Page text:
Rantings, reviews and lists from a person who structures half his life around obsessing over music.

Monday, December 7, 2009

Smashing Pumpkins - "A Song For A Son"

There are two types of people in the world: the rationalist skeptics and the faithful believers. There are many tests to determine which one you are, but the one I like to use these days is the Teargarden by Kaleidyscope test. This test is simple. Just ask the subject how they reacted when they heard that The Smashing Pumpkins' (or more accurately at this point, The Billy Corgan Experience's) next studio album would be composed of 44 songs released one by one over the course of 3 years. Both types sighed, of course, but if you are a Rationalist it was probably a sigh of exasperation. The faithful on the other hand...

These are the same people who believe there was once a time when Billy Corgan's pretentiousness was a source of intrigue. Whereas the rationalist probably looks at most of Corgan's work as worthless teenage angst, the faithful know that there was something genuinely magical about the art in the liner notes of Mellon Collie. When spun, those smiling moon and sun illustrations covering both discs told dense, engaging fairy tales and painted pictures as fantastic and transportative as any myth Robert Plant was once able to spin.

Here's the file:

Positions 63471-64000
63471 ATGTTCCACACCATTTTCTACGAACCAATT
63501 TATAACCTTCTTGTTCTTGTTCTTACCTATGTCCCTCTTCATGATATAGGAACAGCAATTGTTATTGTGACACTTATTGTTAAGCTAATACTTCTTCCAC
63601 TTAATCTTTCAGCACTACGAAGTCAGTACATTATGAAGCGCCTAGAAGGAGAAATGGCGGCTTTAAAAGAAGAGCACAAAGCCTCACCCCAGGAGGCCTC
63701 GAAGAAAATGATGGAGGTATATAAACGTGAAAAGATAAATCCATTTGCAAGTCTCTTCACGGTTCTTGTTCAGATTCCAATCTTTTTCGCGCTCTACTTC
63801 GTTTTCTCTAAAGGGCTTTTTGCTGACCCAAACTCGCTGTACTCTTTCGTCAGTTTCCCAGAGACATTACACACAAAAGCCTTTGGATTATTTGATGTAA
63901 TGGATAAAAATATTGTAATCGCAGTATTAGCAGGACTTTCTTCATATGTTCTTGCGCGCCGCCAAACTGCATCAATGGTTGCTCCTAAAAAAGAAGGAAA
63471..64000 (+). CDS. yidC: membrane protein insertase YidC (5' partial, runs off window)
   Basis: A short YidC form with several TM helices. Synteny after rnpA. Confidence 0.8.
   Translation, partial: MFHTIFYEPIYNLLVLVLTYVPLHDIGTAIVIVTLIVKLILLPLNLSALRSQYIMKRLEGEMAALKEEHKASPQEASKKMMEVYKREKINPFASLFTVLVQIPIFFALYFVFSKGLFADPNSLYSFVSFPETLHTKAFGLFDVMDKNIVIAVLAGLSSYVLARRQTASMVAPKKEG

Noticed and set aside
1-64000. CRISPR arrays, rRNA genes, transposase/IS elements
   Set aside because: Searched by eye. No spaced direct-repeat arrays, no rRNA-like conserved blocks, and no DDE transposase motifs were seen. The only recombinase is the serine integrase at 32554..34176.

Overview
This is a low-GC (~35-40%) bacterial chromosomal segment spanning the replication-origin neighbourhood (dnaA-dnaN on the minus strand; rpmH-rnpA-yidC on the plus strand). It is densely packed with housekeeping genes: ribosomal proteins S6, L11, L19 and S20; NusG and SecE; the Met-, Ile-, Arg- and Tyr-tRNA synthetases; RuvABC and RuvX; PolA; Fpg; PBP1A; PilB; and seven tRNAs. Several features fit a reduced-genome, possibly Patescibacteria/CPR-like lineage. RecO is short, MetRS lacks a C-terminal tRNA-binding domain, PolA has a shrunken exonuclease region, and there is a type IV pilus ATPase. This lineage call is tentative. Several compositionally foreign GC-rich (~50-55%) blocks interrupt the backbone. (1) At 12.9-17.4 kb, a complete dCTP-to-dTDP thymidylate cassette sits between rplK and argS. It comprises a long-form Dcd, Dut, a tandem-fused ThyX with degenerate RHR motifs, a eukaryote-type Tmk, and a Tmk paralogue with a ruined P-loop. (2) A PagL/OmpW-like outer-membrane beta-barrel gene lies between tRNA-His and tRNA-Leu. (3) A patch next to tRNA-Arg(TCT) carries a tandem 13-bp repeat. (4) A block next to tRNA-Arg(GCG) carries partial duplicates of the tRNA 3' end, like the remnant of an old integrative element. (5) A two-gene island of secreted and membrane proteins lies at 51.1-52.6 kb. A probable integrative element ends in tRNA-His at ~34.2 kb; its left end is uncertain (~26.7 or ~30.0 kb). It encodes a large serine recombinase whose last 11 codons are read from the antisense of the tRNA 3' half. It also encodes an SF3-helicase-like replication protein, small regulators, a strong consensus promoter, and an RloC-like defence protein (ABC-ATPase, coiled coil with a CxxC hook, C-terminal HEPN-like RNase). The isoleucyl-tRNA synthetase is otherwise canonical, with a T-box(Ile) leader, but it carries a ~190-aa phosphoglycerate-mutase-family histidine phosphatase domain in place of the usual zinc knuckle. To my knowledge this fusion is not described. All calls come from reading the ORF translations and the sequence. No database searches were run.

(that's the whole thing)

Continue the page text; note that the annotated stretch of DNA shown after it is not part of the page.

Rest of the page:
These two camps are almost equally separated when it comes to the Machina albums. The rationalists will hate it on principle alone, and won't give either of them much of a bone. But the faithful, regardless of how much they liked or disliked them, will always at least commend Corgan's vision throughout it; a complicated conceptual story involving a rock star named Zero, the voice of God, and uncountable amounts of eye-liner.

With Zeitgeist, this distinction disappeared. Everyone hated it.

But what "A Song for A Son" represents is the moment from which the two camps have finally broken off again. The rationalists will undoubtedly write it off as more childish Corgan-penned melodrama. But the faithful will pick up on the prominent use of harpsichords, mellotrons and atmosphere, embrace the prog-rock structure, rave about the dramatic classic rock guitar solo midway throughout the song, and find themselves as excited by the prismatic art that comes with the download as they probably were when they first saw the video for "Tonight Tonight". Do you hear that? A sigh of relief.

So before listening to Corgan's first of many chapters in what will either become the best 90's Alternative (or 70's Classic Rock?) revival album ever or just an excruciatingly long descent into a your average Rock Star ego trip, ask yourself what kind of person you are. Because as much as "A Song For A Son" should be hailed as a refreshing, swoon-worthy, totally awesome return to form, the bottom line is that it's a song made for the faithful.

Song after the jump:

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